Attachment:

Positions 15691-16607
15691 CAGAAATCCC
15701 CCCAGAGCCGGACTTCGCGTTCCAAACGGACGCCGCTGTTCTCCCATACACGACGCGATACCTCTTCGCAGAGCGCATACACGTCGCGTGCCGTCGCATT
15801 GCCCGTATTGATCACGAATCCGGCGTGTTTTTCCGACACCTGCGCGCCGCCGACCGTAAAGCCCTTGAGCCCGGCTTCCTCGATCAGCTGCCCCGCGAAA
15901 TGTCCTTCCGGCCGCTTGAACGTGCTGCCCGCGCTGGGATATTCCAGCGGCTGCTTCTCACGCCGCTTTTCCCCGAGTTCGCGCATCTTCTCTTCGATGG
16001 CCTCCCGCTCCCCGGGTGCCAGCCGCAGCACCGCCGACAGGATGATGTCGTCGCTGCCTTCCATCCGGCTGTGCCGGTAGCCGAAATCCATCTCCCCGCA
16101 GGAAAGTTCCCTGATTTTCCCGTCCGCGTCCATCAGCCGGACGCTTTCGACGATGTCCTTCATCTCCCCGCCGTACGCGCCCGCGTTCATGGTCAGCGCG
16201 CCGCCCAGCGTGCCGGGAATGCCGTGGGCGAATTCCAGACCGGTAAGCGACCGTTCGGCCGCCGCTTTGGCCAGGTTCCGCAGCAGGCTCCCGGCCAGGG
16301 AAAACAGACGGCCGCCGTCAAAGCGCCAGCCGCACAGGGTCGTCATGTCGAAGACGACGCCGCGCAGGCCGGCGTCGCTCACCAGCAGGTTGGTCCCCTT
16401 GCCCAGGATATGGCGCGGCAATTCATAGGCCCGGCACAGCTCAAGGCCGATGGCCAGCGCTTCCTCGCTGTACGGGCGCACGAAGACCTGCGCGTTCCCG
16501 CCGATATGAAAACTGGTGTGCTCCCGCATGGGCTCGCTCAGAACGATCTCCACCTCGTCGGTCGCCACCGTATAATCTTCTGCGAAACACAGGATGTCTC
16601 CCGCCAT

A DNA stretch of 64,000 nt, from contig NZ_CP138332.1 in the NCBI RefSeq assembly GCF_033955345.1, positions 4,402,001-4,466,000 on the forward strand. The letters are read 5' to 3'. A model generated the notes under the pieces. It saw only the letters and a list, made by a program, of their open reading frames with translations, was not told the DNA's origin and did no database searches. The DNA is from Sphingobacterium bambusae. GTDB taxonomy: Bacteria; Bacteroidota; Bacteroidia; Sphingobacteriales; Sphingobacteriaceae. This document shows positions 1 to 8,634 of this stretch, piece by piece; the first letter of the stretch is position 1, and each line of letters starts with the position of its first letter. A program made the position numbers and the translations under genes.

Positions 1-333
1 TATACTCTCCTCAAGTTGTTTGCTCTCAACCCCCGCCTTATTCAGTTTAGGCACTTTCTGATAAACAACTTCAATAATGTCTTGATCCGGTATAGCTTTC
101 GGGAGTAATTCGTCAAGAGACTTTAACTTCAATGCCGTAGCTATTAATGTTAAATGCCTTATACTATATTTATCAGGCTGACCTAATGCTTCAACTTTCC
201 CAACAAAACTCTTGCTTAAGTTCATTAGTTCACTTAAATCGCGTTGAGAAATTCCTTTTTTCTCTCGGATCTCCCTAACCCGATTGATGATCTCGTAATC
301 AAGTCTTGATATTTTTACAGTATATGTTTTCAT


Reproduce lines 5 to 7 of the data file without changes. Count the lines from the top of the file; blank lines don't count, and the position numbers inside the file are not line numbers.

15901 TGTCCTTCCGGCCGCTTGAACGTGCTGCCCGCGCTGGGATATTCCAGCGGCTGCTTCTCACGCCGCTTTTCCCCGAGTTCGCGCATCTTCTCTTCGATGG
16001 CCTCCCGCTCCCCGGGTGCCAGCCGCAGCACCGCCGACAGGATGATGTCGTCGCTGCCTTCCATCCGGCTGTGCCGGTAGCCGAAATCCATCTCCCCGCA
16101 GGAAAGTTCCCTGATTTTCCCGTCCGCGTCCATCAGCCGGACGCTTTCGACGATGTCCTTCATCTCCCCGCCGTACGCGCCCGCGTTCATGGTCAGCGCG